Death can be difficult to talk about, and these conversations can be even more challenging when children are involved. Whether the death in question was sudden, accidental, expected or prolonged, finding the right balance between being honest with your child and avoiding upsetting them can be tricky. Here are some tips for talking to children about death.
Things To Do When Talking To Children About Death
When you are talking to your children about death, here is what you should keep in mind.
Tell The Truth
As tempting as it may be to shield your child from unpleasant news, it is important to be honest about what happened right away. Telling the truth helps to explain why you seem upset and may be crying, and being open about your emotions can help your child learn how to mourn. By letting them see your grief instead of hiding it, you can show them that crying and feeling sad after a significant loss is normal and healthy.
Be Prepared For Different Reactions
Everyone reacts to death differently, and this is especially true when it comes to children. You can expect them to be upset about what happened, but they might also be angry about the loss. Regardless of how they react, it is important to simply accept their emotional reactions in the moment. If necessary, you can revisit the topic later after your child has had time to process everything.
Share Information In Doses
A good way to avoid overwhelming your child is by sharing information in small pieces at a time. This allows you to get a feel for how much they can handle, and any questions they ask along the way can help guide you in determining what information to share moving forward.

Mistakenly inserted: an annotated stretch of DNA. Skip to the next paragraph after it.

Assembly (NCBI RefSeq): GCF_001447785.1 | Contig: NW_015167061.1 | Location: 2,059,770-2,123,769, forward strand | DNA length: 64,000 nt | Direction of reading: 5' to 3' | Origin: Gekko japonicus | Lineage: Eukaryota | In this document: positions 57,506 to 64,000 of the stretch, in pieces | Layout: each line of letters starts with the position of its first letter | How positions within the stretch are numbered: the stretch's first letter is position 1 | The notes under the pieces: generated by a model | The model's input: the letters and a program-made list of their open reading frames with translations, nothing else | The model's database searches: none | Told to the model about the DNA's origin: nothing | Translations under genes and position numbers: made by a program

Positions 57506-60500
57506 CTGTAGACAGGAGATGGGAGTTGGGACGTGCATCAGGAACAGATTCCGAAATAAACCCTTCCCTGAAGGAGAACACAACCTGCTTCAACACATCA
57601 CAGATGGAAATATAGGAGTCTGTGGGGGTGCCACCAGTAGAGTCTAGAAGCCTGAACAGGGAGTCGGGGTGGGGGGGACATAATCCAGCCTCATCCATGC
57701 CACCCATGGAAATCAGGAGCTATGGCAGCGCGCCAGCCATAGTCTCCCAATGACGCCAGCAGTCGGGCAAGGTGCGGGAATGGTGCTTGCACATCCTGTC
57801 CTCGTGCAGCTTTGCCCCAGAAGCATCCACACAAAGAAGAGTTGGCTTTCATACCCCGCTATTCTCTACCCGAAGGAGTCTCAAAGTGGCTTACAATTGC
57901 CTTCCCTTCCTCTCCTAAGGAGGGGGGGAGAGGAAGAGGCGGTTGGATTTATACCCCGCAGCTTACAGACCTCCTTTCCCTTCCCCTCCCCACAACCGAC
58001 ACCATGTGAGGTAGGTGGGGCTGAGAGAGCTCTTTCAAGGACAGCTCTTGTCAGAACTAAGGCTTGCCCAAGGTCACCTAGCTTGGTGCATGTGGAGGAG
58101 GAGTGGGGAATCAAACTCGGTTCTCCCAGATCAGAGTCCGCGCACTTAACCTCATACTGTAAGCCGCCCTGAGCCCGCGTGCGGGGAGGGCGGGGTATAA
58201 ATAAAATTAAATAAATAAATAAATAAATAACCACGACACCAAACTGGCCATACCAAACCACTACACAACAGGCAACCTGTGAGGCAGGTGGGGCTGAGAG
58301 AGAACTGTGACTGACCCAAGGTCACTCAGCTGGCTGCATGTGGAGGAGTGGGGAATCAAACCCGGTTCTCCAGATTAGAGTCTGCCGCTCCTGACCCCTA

Be Comfortable Saying You Don’t Know
Parents are used to having all (or most) of the answers their children ask for, but this is one case where it is okay to admit you don’t know something, even if you do know but feel the details may be too much for them to handle. Whether they’re asking why their beloved dog ran into the street before it got hit by a car or how their grandfather died, it is okay to tell them you don’t have the answers.
Let Your Child Grieve In Their Own Way
If your child seems comfortable ruminating in silence about what happened, don’t pressure them to talk about it. They might want to isolate themselves and spend some time alone thinking, and that is perfectly fine. If your child does not seem very affected by the news, that is okay, too; there really is no right or wrong way to grieve.
Prepare Your Child For The Funeral
If your child will be visiting the funeral home or attending the funeral service, it is a good idea to prepare them for the event as much as possible. Let them know what they can expect to see and who will be in attendance. It is also helpful to explain to them how the people there might be feeling and what they will be doing. You may need to mention where the body will be and what it might look like. If you are distraught over the death, bring someone with you who can tend to them at the funeral.
Let Your Child Participate However Much They Want
Consider allowing your child to participate in certain rituals to give them a better sense of control over the loss. Perhaps you can let them help you pick photos for the memorial or a favorite song.
Although people sometimes hesitate to talk about someone who has died because they worry it will be painful, studies have shown that the pain of reliving past memories and sharing stories about a person who has passed away can help with healing and provide closure.
Make Sure To Talk Often And Check In
Do not be surprised if the topic of your loved one’s death comes up repeatedly in the days, weeks or even months afterward. Be prepared to talk as much as your child wants, and check-in from time to time if they don’t bring it up to open the conversation and see how they are coping with the loss.
Hospice Care Is Here To Help When It Comes To Talking To Children About Death
It is also important to remember to take care of yourself during this time. Although a death can be absolutely devastating, keep in mind that your children are observing and learning from you, so you will want to be a role model for self-care during this period.
If you have lost a loved one, hospice care can help. The experienced and helpful team at Harbor Light Hospice provides support to family members during the bereavement process through offerings such as group therapy, art therapy and pet therapy. They can also offer grief support to children and teenagers. These services are offered for free, even if your loved one was not under their care. Reach out to Harbor Light Hospice to learn more.